Melanoma Monday raises awareness and offers free skin cancer screenings
COLUMBIA- Doctors say cases of Melanoma are on the rise this year, and they hope National Melanoma Monday, observed on May 2, will raise awareness of the dangers of skin cancer.
The American Academy of Dermatology sets aside the first Monday in May to promote healthy skin care.
Dr. Kara Braudis, a dermatologist, spoke about the increasing number of deaths due to melanoma this year.
"We do know that melanoma is an increasingly common cancer, and it is the deadliest form of [skin] cancer, and there are estimated probably close to 10,000 deaths in 2016, in the United States alone," said Braudis.
However, Braudis said there are many different ways to prevent melanoma.
"The sun is the main cause of melanoma, so using sun safe practices in your daily life is the number one thing you can do to prevent melanoma, and that can be really simple things like wearing a daily sunscreen with SPF 30 or above, seeking shade between the hours of 10 a.m. and 2 p.m. which is the peak ultra violet exposure or peak sun exposure," said Braudis.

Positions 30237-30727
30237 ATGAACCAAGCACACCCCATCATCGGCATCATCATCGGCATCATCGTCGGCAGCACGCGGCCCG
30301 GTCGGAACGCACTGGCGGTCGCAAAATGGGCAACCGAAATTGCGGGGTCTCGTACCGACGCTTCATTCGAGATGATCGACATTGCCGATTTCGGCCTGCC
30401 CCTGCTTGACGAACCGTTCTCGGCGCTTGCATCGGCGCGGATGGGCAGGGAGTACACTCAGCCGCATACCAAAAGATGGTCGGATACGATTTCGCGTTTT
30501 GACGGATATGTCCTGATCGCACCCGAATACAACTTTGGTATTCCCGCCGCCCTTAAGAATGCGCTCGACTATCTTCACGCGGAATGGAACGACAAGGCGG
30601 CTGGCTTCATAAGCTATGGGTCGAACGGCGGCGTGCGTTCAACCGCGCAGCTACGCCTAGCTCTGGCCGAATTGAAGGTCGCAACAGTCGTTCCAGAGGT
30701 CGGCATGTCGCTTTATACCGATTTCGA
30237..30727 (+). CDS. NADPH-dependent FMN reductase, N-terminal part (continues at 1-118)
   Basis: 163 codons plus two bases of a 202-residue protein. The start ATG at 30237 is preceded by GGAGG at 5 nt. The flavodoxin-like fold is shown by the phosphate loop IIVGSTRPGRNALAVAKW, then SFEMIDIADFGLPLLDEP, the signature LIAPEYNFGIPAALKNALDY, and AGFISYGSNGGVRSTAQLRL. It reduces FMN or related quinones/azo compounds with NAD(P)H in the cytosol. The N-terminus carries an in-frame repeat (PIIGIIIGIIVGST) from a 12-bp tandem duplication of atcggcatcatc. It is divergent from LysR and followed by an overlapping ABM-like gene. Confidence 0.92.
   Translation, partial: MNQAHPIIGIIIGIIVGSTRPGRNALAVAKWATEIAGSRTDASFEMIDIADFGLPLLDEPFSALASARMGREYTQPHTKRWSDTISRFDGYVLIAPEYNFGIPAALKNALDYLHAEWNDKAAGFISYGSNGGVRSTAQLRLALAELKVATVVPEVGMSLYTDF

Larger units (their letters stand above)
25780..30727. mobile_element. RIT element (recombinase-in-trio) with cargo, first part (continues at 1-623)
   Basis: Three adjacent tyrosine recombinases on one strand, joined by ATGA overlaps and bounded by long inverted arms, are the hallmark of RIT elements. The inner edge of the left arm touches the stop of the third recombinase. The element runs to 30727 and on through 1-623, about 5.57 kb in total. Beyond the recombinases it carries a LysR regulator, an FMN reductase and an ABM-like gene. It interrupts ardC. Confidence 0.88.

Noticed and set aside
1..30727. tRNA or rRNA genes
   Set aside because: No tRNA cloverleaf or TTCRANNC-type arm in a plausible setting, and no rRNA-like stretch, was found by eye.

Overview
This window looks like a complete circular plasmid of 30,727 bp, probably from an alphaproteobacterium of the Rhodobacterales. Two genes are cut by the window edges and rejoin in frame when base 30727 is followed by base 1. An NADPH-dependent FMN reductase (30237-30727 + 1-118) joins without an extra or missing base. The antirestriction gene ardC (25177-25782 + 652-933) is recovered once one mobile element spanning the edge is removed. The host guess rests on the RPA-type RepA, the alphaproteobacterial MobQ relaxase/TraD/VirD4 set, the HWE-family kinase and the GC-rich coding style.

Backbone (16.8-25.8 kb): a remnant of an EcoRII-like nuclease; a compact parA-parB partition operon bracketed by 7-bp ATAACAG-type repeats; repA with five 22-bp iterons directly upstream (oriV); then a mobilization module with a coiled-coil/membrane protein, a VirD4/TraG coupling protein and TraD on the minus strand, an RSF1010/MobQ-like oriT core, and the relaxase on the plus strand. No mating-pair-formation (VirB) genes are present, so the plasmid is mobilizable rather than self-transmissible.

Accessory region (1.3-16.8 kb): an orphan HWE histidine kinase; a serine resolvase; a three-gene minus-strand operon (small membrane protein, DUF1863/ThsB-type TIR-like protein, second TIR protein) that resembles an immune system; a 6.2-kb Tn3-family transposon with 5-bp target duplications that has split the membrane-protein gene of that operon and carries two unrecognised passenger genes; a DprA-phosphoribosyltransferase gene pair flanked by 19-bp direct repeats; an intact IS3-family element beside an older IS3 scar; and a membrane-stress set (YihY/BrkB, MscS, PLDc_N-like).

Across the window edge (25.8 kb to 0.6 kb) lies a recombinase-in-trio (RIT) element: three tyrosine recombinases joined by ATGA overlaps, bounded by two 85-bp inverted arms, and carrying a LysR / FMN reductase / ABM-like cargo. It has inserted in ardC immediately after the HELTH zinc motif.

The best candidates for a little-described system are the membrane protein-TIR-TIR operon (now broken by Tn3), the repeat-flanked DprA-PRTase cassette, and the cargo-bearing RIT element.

DeSpain Cayce Dermatology partnered with the Family Heath Center Monday to provide free skin cancer screenings.
If anyone would like a free skin cancer screening, the Ellis Fischel Cancer Center is offering screenings Thursday, May 5, from 3 to 6 p.m. Reservations are required and can be made by calling (573) 884-2049.
Although melanoma sometimes has no symptoms, Braudis said some symptoms include itching, bleeding, and changing moles on your body.
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